Yes - we need datums to work from. Sometimes they are arbitrary - like which way we orientate north-south on a map. Sometimes they mean something. In normal life ‘top’ usually means the highest point of something, but the important point you seem to be missing is that height is measured with respect to the surface of the planet. Somebody at mean sea level in Australia is at the same ‘height’ as somebody at mean sea level in Europe. They would have the same gravitational potential energy per unit mass.

We do generally draw the earth north-up. It’s entirely arbitrary - we could draw it the other way round with the South Pole at the top. Globe models, like the ones you see on people’s desks, are normally tilted around 20 degrees to reflect the orientation with respect to the sun and our orbital path, but they too could just be flipped upside down - it’s completely arbitrary, but has now become an accepted convention.

I am not missing anything. I am doubting the round earth theory. As science only uses gravity to explain things. What if there was no such thing. And we stand on a flat earth with nothing but our weight holding us down? That's what this forum is about - correct me if i am wrong (Moderator) but the forum assumes a flat earth. Hence the nature of the discussions.

Offline SimonC

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Re: Rivers that cross the equator
« Reply #28 on: November 21, 2022, 02:31:11 PM »
Can science explain why we are travelling as fast, and as far in in the direction we are travelling (following the sun through billions of miles) Can anyone offer a reasonable explanation? Thats what I find hard to understand - so its logical to think of a flat earth and work feom that - not the other way round.

Re: Rivers that cross the equator
« Reply #29 on: November 21, 2022, 02:34:45 PM »
we stand on a flat earth with nothing but our weight holding us down?
But what force is holding us down?
There has to be a force.
You said things fall because they are “heavier than air”. But why would they fall downwards? They’re heavier than the air above them and to the side of them, why down?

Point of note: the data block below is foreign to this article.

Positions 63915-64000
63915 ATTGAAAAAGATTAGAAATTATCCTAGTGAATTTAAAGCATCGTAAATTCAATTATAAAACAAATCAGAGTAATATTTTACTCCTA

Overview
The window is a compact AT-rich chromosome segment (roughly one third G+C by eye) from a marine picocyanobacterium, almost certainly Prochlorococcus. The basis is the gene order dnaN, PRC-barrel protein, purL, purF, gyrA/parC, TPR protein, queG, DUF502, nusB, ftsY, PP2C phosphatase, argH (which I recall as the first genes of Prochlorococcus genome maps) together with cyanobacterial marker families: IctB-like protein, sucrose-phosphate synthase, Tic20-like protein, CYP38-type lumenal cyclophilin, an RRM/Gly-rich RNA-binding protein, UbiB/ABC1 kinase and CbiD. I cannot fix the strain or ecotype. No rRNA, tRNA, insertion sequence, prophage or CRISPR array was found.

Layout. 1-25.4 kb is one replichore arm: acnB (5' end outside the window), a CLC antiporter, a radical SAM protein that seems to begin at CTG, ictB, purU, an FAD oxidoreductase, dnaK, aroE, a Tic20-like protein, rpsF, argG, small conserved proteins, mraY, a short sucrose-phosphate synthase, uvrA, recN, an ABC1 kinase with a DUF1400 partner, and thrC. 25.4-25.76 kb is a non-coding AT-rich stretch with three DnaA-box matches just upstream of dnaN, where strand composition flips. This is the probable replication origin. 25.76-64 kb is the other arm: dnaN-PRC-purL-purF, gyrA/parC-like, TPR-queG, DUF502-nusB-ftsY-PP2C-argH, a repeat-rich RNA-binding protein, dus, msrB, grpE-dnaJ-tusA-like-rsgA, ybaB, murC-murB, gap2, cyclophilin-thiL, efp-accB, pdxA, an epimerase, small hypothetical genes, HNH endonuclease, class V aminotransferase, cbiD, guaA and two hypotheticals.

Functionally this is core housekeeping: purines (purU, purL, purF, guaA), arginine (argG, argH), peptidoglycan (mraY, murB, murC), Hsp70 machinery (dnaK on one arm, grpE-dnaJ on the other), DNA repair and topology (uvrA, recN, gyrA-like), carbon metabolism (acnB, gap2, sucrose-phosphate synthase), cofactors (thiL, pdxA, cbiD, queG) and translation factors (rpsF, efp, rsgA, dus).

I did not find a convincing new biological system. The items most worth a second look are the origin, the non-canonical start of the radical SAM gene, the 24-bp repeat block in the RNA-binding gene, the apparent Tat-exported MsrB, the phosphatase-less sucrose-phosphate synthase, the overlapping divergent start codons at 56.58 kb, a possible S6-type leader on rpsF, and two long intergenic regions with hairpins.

Tom: "Claiming incredulity is a pretty bad argument. Calling it "insane" or "ridiculous" is not a good argument at all."

TFES Wiki Occam's Razor page, by Tom: "What's the simplest explanation; that NASA has successfully designed and invented never before seen rocket technologies from scratch which can accelerate 100 tons of matter to an escape velocity of 7 miles per second"

Offline SteelyBob

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Re: Rivers that cross the equator
« Reply #30 on: November 21, 2022, 02:49:47 PM »

I am not missing anything. I am doubting the round earth theory. As science only uses gravity to explain things. What if there was no such thing. And we stand on a flat earth with nothing but our weight holding us down? That's what this forum is about - correct me if i am wrong (Moderator) but the forum assumes a flat earth. Hence the nature of the discussions.

Well, if your contention is that gravity doesn’t exist, then rivers flowing south to north is a tiny, tiny thing compared to some more fundamental issues. Clearly, the earth can’t be round without gravity.

At first glance, you are correct. The earth appears flat. It’s a reasonable starting point. But then you look a bit closer, and things aren’t so simple. As per another thread running at the moment…why are there visible horizons? What is a horizon, given that we can see tall distant objects beyond it? Why does the elevation of stars vary with our latitude? Indeed, why can I know how far north I am simply by measuring the elevation angle of the north star? That wouldn’t work unless the earth was round and the star was a long, long way away.